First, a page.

This study provides information allowing for an assessment of the representativeness of the actors involved in the European sectoral social dialogue committee for the live performance sector. Their relative representativeness legitimises their right to be consulted, their role and effective participation in the European sectoral social dialogue and their capacity to negotiate agreements. The aim of Eurofound’s studies on representativeness is to identify the relevant national and European social partner organisations in the field of industrial relations in the EU Member States.
This report investigates the convergence of Member States in various dimensions of living conditions. Indicators are drawn from the European Quality of Life Surveys and other surveys. The analysis pays special attention to particular subgroups such as young people and women. The analysis also investigates the key drivers of convergence in living conditions.
This study provides information allowing for an assessment of the overlaps between different parts of the public sector, especially with regard to social services. Firstly, the overlaps in terms of employment structures are analysed; secondly, the overlaps of all national sector-related organisations are assessed; and thirdly, the overlaps of the European social partner organisation are considered. The conclusions of this report should help decision-making regarding which ESSDC social services activities fit best in.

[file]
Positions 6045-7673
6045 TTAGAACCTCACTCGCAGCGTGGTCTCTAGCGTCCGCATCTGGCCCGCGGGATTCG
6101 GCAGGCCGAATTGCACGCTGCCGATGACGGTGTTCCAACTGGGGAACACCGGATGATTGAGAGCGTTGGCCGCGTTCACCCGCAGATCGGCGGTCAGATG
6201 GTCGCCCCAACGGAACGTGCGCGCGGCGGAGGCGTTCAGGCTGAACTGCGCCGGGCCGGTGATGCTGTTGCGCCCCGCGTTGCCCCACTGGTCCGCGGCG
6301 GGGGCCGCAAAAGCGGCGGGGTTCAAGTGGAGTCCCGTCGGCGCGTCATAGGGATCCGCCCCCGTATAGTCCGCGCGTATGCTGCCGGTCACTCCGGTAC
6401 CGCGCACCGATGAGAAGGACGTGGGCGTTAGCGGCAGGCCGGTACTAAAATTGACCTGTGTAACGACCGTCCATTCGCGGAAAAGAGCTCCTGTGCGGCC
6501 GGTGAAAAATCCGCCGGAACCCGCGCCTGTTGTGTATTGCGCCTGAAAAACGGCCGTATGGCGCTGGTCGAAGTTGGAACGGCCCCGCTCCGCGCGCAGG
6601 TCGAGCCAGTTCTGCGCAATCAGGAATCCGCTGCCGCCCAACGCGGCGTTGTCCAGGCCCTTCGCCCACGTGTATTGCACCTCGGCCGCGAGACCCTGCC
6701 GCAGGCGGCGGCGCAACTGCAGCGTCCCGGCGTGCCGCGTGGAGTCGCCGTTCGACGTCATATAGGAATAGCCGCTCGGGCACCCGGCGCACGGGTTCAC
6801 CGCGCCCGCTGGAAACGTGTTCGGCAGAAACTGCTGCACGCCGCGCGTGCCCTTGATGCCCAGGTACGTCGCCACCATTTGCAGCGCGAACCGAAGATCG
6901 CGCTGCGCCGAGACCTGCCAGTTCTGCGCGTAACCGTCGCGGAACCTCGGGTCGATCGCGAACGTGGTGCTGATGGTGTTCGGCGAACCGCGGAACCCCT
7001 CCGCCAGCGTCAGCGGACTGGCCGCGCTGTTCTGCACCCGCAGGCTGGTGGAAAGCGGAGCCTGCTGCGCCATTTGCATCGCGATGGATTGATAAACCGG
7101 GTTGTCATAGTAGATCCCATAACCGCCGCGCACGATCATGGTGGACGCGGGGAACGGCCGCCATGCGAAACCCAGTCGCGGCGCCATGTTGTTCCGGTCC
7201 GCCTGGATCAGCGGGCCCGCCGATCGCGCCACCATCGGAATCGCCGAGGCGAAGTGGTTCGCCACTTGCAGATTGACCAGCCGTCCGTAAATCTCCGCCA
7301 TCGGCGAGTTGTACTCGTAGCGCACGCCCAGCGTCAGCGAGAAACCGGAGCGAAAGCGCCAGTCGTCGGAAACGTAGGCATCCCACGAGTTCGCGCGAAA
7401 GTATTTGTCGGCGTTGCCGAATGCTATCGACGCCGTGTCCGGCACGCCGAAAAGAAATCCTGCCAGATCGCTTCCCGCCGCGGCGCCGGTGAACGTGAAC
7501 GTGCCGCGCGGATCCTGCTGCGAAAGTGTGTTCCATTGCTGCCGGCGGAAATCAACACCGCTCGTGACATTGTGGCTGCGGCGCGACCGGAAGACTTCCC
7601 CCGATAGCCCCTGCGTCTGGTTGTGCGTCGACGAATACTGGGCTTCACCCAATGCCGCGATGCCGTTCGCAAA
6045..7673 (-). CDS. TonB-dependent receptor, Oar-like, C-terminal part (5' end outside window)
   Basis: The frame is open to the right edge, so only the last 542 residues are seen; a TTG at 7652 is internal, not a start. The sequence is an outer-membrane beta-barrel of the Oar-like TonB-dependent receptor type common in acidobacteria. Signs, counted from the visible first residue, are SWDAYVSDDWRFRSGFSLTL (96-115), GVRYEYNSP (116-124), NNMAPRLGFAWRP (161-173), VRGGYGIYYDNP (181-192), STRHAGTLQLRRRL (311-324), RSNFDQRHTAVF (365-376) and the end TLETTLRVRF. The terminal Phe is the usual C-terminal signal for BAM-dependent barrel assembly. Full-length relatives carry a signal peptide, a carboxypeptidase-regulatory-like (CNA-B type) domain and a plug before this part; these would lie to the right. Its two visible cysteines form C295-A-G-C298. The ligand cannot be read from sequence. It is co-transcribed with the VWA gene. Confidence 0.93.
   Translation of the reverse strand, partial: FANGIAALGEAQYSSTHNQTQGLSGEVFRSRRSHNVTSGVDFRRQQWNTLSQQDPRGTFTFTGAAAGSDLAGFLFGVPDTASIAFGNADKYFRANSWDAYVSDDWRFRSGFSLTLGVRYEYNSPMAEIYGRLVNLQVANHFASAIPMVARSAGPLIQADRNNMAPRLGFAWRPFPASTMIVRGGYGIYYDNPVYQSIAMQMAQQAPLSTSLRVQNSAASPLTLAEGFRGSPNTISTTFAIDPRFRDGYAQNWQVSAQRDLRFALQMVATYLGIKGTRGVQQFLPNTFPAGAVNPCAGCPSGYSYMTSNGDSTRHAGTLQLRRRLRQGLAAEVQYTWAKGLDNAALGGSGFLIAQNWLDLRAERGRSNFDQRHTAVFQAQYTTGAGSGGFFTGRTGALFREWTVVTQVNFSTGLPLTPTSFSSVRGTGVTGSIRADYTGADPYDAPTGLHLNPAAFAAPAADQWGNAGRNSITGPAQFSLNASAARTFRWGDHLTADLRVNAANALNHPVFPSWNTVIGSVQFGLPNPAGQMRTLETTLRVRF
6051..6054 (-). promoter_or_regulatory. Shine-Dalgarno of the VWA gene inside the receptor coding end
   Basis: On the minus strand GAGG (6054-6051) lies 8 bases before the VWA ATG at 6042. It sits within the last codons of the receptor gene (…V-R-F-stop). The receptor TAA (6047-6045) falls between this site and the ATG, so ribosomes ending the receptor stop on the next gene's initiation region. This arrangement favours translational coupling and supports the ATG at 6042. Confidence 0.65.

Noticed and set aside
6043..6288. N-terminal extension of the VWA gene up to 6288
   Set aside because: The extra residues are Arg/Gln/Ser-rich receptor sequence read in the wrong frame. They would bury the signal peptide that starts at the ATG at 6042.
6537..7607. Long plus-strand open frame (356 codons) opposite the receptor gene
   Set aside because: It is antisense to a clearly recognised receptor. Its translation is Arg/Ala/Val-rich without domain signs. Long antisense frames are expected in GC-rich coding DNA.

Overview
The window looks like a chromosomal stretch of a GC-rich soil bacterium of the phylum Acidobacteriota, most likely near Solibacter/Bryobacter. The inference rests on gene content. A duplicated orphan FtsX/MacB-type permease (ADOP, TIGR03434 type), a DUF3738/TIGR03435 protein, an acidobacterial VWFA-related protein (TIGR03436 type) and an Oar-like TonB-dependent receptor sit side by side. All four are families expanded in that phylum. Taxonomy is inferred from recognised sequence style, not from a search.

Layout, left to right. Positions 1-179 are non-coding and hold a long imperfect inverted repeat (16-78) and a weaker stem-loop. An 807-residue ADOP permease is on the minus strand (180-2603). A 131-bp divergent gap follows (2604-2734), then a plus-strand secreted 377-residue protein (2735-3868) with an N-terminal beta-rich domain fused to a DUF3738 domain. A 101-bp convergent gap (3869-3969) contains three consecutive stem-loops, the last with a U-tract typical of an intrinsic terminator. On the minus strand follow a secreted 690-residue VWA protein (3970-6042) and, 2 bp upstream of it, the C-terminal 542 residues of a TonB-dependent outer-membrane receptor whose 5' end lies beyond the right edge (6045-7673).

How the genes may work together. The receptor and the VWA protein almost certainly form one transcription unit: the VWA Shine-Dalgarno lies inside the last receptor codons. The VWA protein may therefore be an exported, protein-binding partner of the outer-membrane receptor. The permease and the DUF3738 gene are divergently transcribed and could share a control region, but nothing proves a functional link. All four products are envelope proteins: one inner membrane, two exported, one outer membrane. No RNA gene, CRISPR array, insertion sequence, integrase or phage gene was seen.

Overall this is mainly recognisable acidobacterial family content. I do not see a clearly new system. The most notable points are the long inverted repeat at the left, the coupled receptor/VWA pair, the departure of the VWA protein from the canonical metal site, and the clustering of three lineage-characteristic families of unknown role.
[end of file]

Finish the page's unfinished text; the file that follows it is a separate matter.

The European Jobs Monitor biannual report comprises two sections: one providing a jobs-based analysis of labour market developments, while the other has a thematic focus on shifts in the employment structure from both a gender and an age perspective. The age-based analysis examines how the age profile of employment has evolved since the crisis and explores whether employment continues to be more resilient in jobs with an older age profile. The gender analysis reassesses the findings of the jobs approach using more gender-disaggregated job-ranking data, based on both wage and education.
This study provides information allowing for an assessment of the representativeness of the actors involved in the European sectoral social dialogue committee for the civil aviation (groundcrew and air traffic control crew) sector. Their relative representativeness legitimises their right to be consulted, their role and effective participation in the European sectoral social dialogue and their capacity to negotiate agreements.
The objective of this study is to examine the quality and effectiveness of the tripartite social dialogue practices involving national social partners aimed at addressing relevant reforms and particularly those adocpted as CSRs in the context of the European Semester. It also analyses the structural, political or operational reasons limiting or shaping the effective involvement of the social partners in these processes.